Sabrina Bachai: 5 At-Home Treatments For Headaches

The Kosher Gourmet by Daniel Neman Have yourself a matzo ball: The secrets bubby never told you and recipes she could have never imagined

April 8, 2014

Lori Nawyn: At Your Wit's End and Back: Finding Peace

Susan B. Garland and Rachel L. Sheedy: Strategies Married Couples Can Use to Boost Benefits

David Muhlbaum: Smart Tax Deductions Non-Itemizers Can Claim

Jill Weisenberger, M.S., R.D.N., C.D.E : Before You Lose Your Mental Edge

Dana Dovey: Coffee Drinkers Rejoice! Your Cup Of Joe Can Prevent Death From Liver Disease

Chris Weller: Electric 'Thinking Cap' Puts Your Brain Power Into High Gear

The Kosher Gourmet by Marlene Parrish A gift of hazelnuts keeps giving --- for a variety of nutty recipes: Entree, side, soup, dessert

April 4, 2014

Rabbi David Gutterman: The Word for Nothing Means Everything

Charles Krauthammer: Kerry's folly, Chapter 3

Amy Peterson: A life of love: How to build lasting relationships with your children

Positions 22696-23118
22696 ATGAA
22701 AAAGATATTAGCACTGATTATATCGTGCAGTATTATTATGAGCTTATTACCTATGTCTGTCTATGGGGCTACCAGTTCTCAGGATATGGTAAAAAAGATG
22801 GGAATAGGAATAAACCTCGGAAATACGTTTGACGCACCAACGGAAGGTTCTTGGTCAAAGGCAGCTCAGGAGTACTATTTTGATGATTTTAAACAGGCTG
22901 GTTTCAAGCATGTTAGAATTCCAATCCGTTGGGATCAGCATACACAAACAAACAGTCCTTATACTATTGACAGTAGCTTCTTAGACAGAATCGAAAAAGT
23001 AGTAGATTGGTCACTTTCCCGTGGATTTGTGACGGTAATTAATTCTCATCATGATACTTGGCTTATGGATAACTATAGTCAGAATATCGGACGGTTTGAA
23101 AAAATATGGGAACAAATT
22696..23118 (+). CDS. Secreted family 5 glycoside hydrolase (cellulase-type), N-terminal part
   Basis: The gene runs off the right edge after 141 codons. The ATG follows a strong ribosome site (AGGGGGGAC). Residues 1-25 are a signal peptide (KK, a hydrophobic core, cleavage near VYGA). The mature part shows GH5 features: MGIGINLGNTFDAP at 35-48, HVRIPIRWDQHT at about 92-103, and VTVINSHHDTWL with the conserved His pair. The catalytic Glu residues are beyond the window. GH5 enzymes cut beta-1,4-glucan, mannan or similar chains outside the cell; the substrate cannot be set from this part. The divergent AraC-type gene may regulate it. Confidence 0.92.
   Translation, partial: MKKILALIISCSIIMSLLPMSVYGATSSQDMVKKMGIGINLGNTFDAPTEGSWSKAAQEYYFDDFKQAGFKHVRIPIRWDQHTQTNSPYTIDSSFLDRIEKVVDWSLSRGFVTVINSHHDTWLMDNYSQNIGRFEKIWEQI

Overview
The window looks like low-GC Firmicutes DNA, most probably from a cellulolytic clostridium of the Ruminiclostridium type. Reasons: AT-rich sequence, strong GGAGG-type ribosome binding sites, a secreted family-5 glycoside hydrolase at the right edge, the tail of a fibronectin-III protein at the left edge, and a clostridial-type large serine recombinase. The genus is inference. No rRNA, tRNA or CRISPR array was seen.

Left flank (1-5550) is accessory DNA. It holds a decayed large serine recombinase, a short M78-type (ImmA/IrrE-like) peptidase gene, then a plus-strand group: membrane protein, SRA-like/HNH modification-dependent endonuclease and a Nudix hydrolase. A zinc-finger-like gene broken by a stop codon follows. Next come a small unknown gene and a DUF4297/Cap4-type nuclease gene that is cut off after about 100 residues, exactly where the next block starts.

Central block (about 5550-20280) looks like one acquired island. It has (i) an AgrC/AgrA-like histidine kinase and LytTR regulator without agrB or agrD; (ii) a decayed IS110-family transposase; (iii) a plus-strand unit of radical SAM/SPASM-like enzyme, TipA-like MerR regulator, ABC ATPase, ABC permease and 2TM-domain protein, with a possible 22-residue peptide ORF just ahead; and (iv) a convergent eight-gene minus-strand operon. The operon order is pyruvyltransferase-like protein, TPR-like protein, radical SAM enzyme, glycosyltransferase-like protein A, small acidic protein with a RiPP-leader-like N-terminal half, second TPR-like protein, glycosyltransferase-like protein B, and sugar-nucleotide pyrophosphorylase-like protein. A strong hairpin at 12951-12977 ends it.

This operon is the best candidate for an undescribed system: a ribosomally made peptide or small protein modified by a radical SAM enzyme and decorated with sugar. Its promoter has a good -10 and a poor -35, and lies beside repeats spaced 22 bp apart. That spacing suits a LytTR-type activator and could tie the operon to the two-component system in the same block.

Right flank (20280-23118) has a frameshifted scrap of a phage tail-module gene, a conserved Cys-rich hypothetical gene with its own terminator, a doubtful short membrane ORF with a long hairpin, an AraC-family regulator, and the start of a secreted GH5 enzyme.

John Ericson: Older Women: Save Your Heart, Prevent Stroke Don't Drink Diet

John Ericson: Why 50 million Americans will still have spring allergies after taking meds

Cameron Huddleston: Best and Worst Buys of April 2014

Stacy Rapacon: Great Mutual Funds for Young Investors

Sarah Boesveld: Teacher keeps promise to mail thousands of former students letters written by their past selves

The Kosher Gourmet by Sharon Thompson Anyone can make a salad, you say. But can they make a great salad? (SECRETS, TESTED TECHNIQUES + 4 RECIPES, INCLUDING DRESSINGS)